You are here

Social Issues

July, 2021
Thematic Area: 

COVID-19 pandemic’s principal impact on Jamaica has been hundreds of deaths, tens of thousands of people infected, and a disruption of livelihoods and the economy that has brought the greatest economic decline since the country started measuring it. Fifty-seven percent of Jamaican households saw a reduction in income between the onset of the coronavirus in March and September 2020, and some 40,000 households sought government aid, 5 percent of all households.

June, 2021
Thematic Area: 

Jamaica’s children are in need of more and more available, specialized, and consistent mental health services. Most mental disorders that afflict adults have their genesis in childhood and adolescence. The first five years of life are the most critical with regard to brain development, including the development of emotional control and habitual ways of responding. Directing investments and efforts towards treatment and support in the early stages of brain development would redound to enhanced educational achievements, more positive adult outcomes, and, ultimately, boost national development.

May, 2021
Thematic Area: 

Despite the financial investment in social interventions for at- risk youth over the last several decades in Jamaica, the extent to which those interventions are effective is questionable as there has not been a noticeable nor sustained impact on the high rates of youth involved violence. Anti-violence interventions over the world, such as those that target at-risk youth to change their behaviour and divert them from violent crime, are designed and implemented because they seem to make obvious sense that they will work, but there is no basis for assessing the interventions’ effectiveness or outcomes. This weakness in monitoring and evaluating anti-violence social interventions, and the problem of not knowing their outcomes and whether or not they “work” has been recognized in Jamaica for at least two decades.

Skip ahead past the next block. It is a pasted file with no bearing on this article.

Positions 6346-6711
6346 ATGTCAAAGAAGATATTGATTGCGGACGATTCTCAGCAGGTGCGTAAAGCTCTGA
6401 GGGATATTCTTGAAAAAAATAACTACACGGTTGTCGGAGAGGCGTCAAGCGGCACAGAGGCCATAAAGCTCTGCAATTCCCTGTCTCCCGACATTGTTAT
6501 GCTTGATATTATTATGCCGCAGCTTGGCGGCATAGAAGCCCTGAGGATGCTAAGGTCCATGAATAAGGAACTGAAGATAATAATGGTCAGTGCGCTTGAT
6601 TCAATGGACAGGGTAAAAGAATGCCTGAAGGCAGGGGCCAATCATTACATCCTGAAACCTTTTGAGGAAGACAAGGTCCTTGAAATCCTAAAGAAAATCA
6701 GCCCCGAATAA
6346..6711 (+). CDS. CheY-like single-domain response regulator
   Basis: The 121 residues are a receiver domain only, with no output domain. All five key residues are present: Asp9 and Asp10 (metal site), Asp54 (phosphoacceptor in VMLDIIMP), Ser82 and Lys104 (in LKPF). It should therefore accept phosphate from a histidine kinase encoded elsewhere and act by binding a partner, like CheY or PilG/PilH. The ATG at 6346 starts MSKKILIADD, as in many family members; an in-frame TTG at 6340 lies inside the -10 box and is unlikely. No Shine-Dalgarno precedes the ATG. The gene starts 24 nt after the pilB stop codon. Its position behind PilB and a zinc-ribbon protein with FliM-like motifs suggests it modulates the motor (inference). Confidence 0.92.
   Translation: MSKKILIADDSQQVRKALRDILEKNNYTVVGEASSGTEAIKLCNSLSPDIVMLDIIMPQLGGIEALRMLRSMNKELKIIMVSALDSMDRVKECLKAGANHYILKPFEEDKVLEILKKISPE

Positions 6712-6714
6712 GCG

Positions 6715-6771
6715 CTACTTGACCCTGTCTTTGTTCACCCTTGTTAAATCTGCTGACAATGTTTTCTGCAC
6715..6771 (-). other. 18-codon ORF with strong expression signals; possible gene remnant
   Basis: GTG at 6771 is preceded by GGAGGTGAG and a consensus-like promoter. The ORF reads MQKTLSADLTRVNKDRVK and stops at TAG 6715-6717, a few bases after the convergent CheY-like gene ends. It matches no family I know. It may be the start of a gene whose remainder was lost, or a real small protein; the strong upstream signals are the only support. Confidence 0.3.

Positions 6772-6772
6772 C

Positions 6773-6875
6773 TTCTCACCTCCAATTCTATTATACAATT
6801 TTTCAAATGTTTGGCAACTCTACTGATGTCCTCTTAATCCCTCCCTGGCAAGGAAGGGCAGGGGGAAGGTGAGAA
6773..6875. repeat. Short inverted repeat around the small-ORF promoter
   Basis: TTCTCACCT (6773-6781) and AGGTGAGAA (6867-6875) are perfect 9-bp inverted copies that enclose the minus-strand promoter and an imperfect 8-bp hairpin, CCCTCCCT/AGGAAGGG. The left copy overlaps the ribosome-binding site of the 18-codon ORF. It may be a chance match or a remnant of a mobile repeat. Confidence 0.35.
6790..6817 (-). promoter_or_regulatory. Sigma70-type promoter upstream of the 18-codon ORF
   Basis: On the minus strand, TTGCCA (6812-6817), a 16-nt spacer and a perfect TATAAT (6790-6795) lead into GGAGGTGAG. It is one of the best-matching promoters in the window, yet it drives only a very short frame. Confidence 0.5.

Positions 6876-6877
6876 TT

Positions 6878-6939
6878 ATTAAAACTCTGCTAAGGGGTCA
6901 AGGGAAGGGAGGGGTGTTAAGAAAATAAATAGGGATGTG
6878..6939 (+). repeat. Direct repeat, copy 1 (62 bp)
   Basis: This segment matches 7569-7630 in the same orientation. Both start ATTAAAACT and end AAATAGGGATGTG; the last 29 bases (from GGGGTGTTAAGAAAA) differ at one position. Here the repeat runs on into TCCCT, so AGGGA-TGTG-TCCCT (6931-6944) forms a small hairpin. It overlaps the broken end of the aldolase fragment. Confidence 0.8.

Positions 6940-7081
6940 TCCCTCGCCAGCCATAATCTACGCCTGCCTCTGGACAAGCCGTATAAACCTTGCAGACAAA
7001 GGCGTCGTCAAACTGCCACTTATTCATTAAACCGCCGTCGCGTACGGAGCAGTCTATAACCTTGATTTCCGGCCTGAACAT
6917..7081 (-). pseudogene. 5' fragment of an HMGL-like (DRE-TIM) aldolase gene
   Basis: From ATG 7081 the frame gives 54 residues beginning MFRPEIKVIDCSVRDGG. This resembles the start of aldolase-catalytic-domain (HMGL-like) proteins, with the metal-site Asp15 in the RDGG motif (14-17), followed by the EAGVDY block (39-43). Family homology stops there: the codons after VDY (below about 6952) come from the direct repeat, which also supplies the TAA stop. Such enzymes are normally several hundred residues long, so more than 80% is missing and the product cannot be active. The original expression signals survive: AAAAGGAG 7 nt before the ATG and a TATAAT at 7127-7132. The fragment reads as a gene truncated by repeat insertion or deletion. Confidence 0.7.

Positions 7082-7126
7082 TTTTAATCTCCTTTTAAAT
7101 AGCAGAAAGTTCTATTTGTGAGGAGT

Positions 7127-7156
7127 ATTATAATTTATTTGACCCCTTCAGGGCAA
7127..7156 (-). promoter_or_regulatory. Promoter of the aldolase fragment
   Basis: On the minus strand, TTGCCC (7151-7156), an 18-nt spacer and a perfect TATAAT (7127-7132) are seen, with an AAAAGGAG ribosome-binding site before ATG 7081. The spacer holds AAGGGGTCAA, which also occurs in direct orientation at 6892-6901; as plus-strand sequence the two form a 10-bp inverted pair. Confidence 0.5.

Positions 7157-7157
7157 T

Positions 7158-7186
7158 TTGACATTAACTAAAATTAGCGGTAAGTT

April, 2021
Thematic Area: 

The COVID-19 pandemic and response have wrought widespread changes in employment levels, household income, measures for keeping children safe, and daily life at the household and community level. Globally there are indications that the pandemic has led to an increase in certain types of violence. Given Jamaica’s pervasive violence problem, this trend raises concerns, and so ascertaining what impact the pandemic has had on violence, while methodologically challenging, is necessary. Jamaica consistently ranks as one of the most violent countries in the world in all these categories. There is an ongoing need for reliable evidence to inform policies, programmes, and interventions to reduce violent behaviour and enhance citizen security.

April, 2021
Thematic Area: 

The socio-economic impacts of the COVID-19 pandemic in the Caribbean are non-neutral, affecting some persons and entities more than others, with vulnerable groups including children, youth, women and girls, the poor, informal sector workers and small businesses, being among the hardest hit. To curb the rapid transmission of the disease Non-Pharmaceutical Interventions (NPIs) – full and partial border closures, lockdowns, curfews etc. – have been adopted and are still in place (to varying extents) by governments in the Caribbean, and around the world. NPIs, while contributing to reduced transmission of the disease have destabilised social and economic activity, producing negative effects for many, with worse impacts for vulnerable groups, as their pre-existing susceptibility to socio- economic shocks limited their capacity to cope with the effects of the pandemic.

Pages

Feedback